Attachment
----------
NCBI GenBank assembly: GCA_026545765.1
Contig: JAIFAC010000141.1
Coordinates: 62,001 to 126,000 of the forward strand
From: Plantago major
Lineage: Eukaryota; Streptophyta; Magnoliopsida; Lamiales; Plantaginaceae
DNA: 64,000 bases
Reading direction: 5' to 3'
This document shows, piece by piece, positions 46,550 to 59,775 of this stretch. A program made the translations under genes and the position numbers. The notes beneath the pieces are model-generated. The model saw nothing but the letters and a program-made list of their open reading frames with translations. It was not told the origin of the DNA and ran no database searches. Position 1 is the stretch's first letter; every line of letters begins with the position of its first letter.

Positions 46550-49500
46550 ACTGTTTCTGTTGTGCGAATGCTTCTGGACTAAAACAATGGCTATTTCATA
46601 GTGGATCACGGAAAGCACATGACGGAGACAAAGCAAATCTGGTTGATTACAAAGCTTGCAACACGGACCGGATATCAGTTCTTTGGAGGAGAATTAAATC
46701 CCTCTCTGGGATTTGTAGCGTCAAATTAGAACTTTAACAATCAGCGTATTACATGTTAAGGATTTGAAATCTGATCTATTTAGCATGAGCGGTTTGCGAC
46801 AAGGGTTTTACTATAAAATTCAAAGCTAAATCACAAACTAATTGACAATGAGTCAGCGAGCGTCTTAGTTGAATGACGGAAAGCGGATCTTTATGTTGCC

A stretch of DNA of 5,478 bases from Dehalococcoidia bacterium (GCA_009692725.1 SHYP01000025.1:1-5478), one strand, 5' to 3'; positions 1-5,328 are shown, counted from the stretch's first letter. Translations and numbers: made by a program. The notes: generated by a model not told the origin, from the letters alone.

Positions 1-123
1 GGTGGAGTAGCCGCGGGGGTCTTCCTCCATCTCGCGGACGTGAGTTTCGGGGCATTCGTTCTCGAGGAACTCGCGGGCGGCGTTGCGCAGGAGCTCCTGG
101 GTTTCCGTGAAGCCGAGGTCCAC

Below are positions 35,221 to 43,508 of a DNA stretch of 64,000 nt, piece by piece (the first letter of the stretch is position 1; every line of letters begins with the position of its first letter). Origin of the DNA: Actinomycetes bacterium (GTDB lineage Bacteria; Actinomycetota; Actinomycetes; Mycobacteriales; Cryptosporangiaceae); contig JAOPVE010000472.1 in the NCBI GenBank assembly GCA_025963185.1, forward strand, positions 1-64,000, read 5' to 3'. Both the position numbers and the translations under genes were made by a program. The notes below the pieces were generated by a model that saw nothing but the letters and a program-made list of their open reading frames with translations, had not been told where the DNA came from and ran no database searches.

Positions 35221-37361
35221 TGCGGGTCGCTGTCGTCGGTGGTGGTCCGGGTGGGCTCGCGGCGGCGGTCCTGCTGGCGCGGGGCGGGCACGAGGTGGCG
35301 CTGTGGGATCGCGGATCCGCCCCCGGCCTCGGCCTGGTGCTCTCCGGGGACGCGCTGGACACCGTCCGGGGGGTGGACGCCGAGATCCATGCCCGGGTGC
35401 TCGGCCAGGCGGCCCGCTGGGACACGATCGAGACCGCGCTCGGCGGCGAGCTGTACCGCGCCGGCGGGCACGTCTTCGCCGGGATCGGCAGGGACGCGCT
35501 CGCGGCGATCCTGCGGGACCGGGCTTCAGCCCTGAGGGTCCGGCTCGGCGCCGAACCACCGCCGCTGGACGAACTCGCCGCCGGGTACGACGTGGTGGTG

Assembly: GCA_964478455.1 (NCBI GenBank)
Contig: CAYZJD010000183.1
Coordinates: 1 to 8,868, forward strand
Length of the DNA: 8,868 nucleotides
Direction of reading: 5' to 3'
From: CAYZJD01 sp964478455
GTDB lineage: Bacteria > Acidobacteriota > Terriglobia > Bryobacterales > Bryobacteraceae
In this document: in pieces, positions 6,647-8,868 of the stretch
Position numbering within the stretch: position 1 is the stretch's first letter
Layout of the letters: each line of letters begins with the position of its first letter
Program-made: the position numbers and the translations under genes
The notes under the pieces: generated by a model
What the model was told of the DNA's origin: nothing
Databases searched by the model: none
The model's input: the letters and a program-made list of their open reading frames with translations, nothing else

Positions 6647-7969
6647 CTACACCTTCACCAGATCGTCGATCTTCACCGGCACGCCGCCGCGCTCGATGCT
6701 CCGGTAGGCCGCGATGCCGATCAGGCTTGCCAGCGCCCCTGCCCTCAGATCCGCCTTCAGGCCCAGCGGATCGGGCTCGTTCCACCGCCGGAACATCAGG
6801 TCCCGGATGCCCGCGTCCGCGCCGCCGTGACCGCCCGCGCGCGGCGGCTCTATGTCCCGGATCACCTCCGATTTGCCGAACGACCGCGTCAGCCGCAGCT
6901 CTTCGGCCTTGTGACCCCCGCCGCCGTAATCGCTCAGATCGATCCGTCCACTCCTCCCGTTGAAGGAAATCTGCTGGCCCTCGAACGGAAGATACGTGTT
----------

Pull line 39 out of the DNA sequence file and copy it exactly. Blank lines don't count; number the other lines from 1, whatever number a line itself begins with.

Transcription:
Positions 6647-7969